U.S.: GOP Candidates Out of Touch On Marijuana Legalization
By Steve Elliott
This week's Republican presidential debate in Colorado showed that the GOP candidates are out of touch with the majority of American voters when it comes to marijuana legalization, according to a leading financial advisor.
"Once again, the Republicans don't take the opportunity to speak to an overwhelming percentage of Americans in regards to state rights and legalization of marijuana," said David Dinenberg, CEO and founder of Kind Financial, a financial services firm for the legal cannabis industry. "The party should realize that several 'Red' states have some form of legalization on the 2016 ballots and the voters and consider the candidates' position on marijuana."
Dinenberg has made it no secret that he thinks the public debate should mirror the increasing intensity of the conversation, with more than 63 percent of Americans who believe marijuana should be legal. David would know, as he's well-versed in the political and financial angles of cannabis legalization issues.
"Last night's debate in Colorado revealed quite a bit about who is grounded in facts with a plan for the U.S. economy and who is just in it for a political dance," Dinenberg said. "How far cannabis has come in this country and how sophomoric the candidates can be!"
The CNBC debate was hosted in Colorado, where the return on investment of cannabis has markedly increased the state's economy, and the improvement, according to Dinenberg, rests squarely on the foundation of the legal marijuana business. "But there was very little addressing the topic and more sideways comments about gateway drugs, and juvenile pot jokes," Dinenberg said.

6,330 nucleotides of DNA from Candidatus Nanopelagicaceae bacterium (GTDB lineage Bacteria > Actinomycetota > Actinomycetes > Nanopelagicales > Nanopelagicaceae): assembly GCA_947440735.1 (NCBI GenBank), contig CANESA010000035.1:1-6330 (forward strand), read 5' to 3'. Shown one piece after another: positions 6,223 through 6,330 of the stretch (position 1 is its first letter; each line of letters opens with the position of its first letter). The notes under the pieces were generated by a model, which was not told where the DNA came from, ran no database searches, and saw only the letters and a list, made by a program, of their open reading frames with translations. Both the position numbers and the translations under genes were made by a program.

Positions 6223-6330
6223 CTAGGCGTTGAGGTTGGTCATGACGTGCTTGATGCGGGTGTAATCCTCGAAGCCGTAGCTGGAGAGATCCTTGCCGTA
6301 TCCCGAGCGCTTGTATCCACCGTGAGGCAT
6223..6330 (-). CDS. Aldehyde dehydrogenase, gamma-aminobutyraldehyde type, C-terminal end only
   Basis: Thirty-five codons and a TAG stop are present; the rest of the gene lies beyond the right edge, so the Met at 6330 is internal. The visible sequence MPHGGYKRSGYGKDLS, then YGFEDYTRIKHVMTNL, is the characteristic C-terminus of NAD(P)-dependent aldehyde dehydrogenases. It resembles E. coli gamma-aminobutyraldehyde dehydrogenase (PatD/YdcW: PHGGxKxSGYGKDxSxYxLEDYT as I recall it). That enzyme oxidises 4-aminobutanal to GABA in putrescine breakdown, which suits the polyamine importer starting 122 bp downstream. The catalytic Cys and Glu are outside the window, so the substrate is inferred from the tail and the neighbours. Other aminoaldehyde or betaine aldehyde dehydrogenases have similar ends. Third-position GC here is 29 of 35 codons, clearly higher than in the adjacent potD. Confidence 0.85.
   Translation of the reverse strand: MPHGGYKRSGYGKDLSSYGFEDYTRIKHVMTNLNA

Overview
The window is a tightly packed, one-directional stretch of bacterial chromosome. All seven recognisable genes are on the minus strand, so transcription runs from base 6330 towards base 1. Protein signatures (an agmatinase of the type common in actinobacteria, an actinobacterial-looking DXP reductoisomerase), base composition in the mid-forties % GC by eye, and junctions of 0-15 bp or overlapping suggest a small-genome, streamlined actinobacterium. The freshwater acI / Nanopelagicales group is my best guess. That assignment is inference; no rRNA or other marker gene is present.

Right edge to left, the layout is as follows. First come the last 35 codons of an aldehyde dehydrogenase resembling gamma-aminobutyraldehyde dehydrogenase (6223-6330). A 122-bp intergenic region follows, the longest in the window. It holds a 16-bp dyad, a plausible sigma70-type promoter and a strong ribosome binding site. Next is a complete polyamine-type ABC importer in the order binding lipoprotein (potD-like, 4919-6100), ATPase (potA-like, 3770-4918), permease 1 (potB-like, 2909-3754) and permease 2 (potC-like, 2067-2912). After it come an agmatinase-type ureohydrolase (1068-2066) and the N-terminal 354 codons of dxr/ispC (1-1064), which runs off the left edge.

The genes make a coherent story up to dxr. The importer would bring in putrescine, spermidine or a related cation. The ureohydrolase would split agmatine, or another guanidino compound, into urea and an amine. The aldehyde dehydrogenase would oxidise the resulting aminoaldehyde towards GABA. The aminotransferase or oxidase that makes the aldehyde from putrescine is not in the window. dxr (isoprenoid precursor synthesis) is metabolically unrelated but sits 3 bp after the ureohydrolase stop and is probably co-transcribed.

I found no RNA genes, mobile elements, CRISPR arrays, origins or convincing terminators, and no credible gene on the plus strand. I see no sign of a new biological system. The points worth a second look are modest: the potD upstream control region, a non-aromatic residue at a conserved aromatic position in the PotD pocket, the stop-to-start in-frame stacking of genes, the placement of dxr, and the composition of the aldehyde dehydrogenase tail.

Cannabis is "the fastest growing industry in the U.S.," according to Dinenberg, who said he'd welcome a debate where each candidate would seriously answer the following:
• What is each candidate's position on the topic of marijuana legalization?
• Will the Republican nominee respect the states?
• Will they reschedule/de-schedule?
In the first Republican debate, there was a mixed bag of positions including the drama of who had smoked pot, and opposition to weed as supposed "gateway drug" (disproved by science, of course), as well as mention of the failure of the War On Drugs.
This week's debate was no better, even with Moderator Carl Quintanilla's astute question about whether Colorado could be a model for the other state like Ohio, according to Dinenberg. "With up to 16 states with marijuana legalization referendums, this will be on voters' minds as they also vote for President," he said.
"Will marijuana decide the Presidential election? It must might," Dinenberg said.
"I can't think of another multi-billion dollar industry that's completely domestic -- the product is grown, made and sold 100 percent within the U.S.," he said.
You'd think the GOP would take a long, slow toke on THAT...
Photo of David Dinenberg: New Cannabis Ventures